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Environmental Warming and Biodiversity-Ecosystem Functioning in Freshwater Microcosms: Partitioning the Effects of Species Identity, Richness and Metabolism
Umeå University, Faculty of Science and Technology, Department of Ecology and Environmental Sciences.
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2010 (English)In: Integrative Ecology: From Molecules to Ecosystems / [ed] Guy Woodward, School of Biological and Chemical Sciences, Queen Mary University of London, London, Academic Press, 2010, 177-209 p.Chapter in book (Refereed)
Abstract [en]

Predicting the effects of global warming on biodiversity–ecosystem functioning (B–EF) relationships is complicated by potential interactions among abiotic and biotic variables at multiple levels of organisation, including adaptation within regional species populations and changes in community composition and species richness. We investigated the capacity for assemblages of three freshwater invertebrate consumer species (Asellus aquaticusNemoura cinerea and Sericostoma personatum) from temperate (southern England) and boreal (northern Sweden) regions to respond to expected shifts in temperature and basal resources, and quantified rates of a key ecosystem process (leaf-litter decomposition). Predictions of assemblage metabolism, derived from allometric-body size and temperature scaling relationships, accounted for approximately 40% of the variance in decomposition rates. Assemblage species composition accounted for further variance, but species richness per se had no discernible effect. Regional differences were evident in rates of leaf decomposition across temperature and resource manipulations, and in terms of the processing efficiency of temperate and boreal consumers of the same species (i.e. after correcting for body size and metabolic capacity), suggesting that intraspecific variation among local populations could modulate B–EF effects. These differences have implications for extrapolating how environmental warming and other aspects of climate change (e.g. species range shifts) might affect important drivers of ecosystem functioning over large biogeographical scales.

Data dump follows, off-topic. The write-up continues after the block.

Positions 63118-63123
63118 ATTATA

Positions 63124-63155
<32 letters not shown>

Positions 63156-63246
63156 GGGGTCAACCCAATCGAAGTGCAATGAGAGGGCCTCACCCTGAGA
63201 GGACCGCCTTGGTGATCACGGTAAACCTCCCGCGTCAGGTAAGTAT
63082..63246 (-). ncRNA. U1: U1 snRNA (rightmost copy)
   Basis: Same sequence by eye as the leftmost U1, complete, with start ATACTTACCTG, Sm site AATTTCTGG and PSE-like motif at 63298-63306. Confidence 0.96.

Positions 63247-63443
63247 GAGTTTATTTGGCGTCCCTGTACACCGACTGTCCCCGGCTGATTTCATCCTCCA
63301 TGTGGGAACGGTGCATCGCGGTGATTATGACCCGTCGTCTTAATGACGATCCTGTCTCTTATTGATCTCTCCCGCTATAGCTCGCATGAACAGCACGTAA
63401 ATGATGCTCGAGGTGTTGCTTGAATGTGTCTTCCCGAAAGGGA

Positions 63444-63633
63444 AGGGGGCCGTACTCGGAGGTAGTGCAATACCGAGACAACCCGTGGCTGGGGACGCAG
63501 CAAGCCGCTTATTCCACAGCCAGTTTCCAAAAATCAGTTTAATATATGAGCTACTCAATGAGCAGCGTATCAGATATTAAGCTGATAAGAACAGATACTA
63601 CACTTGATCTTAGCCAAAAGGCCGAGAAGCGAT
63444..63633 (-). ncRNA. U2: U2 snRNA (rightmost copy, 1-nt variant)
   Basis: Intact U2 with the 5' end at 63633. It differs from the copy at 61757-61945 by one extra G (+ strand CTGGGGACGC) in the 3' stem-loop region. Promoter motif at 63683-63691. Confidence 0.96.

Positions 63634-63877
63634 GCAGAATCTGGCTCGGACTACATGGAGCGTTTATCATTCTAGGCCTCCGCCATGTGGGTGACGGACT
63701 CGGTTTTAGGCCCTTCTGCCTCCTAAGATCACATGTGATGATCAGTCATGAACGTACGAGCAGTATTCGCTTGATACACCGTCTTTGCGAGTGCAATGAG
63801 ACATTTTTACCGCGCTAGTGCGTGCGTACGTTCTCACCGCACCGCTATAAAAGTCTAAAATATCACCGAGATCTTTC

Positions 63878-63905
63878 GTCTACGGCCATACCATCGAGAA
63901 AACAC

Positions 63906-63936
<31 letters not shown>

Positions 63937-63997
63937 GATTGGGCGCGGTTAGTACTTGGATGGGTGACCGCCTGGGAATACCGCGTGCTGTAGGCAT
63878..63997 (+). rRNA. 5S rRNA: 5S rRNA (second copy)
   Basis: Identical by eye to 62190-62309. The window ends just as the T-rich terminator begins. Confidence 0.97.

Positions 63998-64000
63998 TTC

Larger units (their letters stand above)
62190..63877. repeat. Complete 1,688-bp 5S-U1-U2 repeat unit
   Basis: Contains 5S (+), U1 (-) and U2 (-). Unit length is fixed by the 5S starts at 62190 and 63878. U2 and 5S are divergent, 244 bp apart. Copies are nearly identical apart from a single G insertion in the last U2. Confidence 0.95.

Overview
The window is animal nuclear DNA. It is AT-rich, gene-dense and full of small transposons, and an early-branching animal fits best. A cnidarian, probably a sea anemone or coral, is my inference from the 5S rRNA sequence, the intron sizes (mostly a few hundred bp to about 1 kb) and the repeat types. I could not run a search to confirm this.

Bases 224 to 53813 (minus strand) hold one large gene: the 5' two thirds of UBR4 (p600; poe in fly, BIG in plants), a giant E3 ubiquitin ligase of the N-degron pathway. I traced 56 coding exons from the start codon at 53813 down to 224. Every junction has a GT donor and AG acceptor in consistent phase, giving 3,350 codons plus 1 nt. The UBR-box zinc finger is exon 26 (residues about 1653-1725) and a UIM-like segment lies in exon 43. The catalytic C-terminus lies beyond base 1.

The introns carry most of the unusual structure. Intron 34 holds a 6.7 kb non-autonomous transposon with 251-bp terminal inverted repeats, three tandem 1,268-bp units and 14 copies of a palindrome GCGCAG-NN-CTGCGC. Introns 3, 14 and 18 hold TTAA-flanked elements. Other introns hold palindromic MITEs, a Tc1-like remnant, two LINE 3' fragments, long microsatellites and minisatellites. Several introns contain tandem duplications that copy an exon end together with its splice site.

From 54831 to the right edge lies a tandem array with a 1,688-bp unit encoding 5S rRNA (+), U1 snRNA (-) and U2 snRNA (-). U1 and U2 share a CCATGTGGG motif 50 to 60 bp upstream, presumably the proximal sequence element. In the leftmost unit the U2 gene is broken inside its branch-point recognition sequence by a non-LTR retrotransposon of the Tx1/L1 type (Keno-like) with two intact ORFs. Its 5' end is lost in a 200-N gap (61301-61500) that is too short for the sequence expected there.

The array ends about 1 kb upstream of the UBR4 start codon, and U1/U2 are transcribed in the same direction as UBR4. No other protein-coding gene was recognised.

Place, publisher, year, edition, pages
Academic Press, 2010. 177-209 p.
Series
Advances in Ecological Research, ISSN 0065-2504 ; 43
Keyword [en]
Allometric scaling, Body size, Climate change, Decomposition, Global warming, Metabolic capacity, Species identity, Thermal optima
National Category
Earth and Related Environmental Sciences
Identifiers
URN: urn:nbn:se:umu:diva-75750DOI: 10.1016/B978-0-12-385005-8.00005-8ISI: 000286800200006ISBN: 978-0-12-385005-8 (print)OAI: oai:DiVA.org:umu-75750DiVA: diva2:635354
Available from: 2013-07-03 Created: 2013-07-03 Last updated: 2017-01-14Bibliographically approved

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CiteExportLink to record
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Citation style
  • apa
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